Each time the Penguins take a small step forward and attempt to grab momentum, the Islanders respond with force.
The Islanders have pushed the Penguins to the brink of elimination with a 4-1 victory in Game 3, extending their advantage in the series to 3-0.
The Penguins got the quick start they were looking for in their first home game when Garrett Wilson redirected the puck past Robin Lehner to open up the scoring at 12:54 of the first period. The crowd was on their feet, and everything was trending in Pittsburgh's direction.
But, just like in Game 2, the Islanders answered quickly. Jordan Eberle snapped a sharp-angled wrist shot past Matt Murray only 28 seconds later to knot the score at 1-1. The pending unrestricted free agent became the first Islander to score in each of the first three playoff games since Ray Ferraro did it in 1993.
But one goal was not enough to dash the hope of the Penguins. 62 seconds after Eberle's equalizing tally, Brock Nelson wired a wrist shot past Murray to give the Islanders a lead they would never relinquish.
"I think it was really big," Islanders captain Anders Lee said of the team's quick response following Wilson's goal on MSG Network. "When we have been on the other side of that, we know how it feels. … It really changed the momentum of the game."
The Islanders have prevented the Penguins from establishing their presence in this first-round series, winning the territorial battle and dictating the pace throughout each of the first three games.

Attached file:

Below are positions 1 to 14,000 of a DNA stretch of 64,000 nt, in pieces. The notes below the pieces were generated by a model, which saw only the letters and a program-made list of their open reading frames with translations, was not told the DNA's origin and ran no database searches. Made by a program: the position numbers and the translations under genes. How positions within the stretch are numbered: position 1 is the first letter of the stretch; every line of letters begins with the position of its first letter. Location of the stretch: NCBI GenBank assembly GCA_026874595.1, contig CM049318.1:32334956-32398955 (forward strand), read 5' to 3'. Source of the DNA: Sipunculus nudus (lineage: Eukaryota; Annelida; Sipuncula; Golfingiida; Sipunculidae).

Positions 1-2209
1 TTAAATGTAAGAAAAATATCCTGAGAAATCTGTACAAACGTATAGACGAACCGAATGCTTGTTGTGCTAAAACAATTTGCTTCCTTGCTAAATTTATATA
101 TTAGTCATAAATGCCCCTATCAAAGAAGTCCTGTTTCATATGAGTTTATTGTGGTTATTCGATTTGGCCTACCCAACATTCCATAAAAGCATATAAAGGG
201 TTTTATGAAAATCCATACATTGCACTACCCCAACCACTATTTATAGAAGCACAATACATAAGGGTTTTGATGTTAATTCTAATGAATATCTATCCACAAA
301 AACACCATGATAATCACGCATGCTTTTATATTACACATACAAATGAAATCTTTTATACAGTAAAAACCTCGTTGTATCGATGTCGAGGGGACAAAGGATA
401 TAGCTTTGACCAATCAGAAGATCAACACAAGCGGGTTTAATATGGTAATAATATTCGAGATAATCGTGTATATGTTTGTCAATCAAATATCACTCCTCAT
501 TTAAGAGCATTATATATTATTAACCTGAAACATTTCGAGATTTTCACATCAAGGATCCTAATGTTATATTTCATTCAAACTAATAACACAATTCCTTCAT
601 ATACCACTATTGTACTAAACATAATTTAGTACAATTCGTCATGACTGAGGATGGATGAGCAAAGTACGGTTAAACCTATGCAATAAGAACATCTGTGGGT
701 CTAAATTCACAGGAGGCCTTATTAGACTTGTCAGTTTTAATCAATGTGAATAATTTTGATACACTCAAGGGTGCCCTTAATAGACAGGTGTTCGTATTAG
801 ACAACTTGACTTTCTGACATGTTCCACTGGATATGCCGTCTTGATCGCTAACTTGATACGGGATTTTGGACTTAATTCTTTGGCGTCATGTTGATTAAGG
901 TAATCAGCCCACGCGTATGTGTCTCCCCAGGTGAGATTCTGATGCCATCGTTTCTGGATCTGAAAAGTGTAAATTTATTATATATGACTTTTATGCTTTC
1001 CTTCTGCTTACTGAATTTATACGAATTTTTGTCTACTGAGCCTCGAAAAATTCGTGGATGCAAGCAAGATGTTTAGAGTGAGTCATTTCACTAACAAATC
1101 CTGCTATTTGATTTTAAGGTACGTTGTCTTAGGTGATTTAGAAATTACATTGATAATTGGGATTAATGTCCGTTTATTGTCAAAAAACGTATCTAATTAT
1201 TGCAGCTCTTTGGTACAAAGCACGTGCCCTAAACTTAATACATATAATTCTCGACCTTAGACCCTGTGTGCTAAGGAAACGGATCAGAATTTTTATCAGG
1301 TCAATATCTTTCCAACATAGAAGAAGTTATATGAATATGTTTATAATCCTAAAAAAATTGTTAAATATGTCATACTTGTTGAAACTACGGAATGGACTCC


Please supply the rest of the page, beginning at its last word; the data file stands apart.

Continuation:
Penguins captain and all-world player Sidney Crosby has yet to register a point and was on the ice for three Islanders goals Sunday afternoon.
"He doesn't need much to turn something into a goal or a nice play," Lee said of Crosby. "We just have to do whatever we can to limit them."
While the Islanders have given Crosby the proper respect, starting with coach Barry Trotz referring to him as the gold standard on multiple occasions, they have not backed down from the challenge, nor have been intimidated.
"This group is not afraid of work, not afraid of competition, they are not afraid of a whole lot," Trotz said. "They go out, and just do their job. … We just understand that we have a certain structure and certain way we do things, that's why we have success."
The Penguins will play with a different level of desperation in Game 4, and the Islanders won't have to change much to match that intensity.
"The fourth is the toughest," Trotz said in an exclusive interview with MSG Network. "We only know how to play one way. We are going to just continue to do what we do. Make sure we play with the desperation, detail and structure that we need."
The Islanders' first attempt to close out the Penguins will be Tuesday night at PPG Paints arena in Pittsburgh.
"They are going to come out flying, and will see their best hockey," Lee said. "We are going to have to raise our game if we are going to have a good night."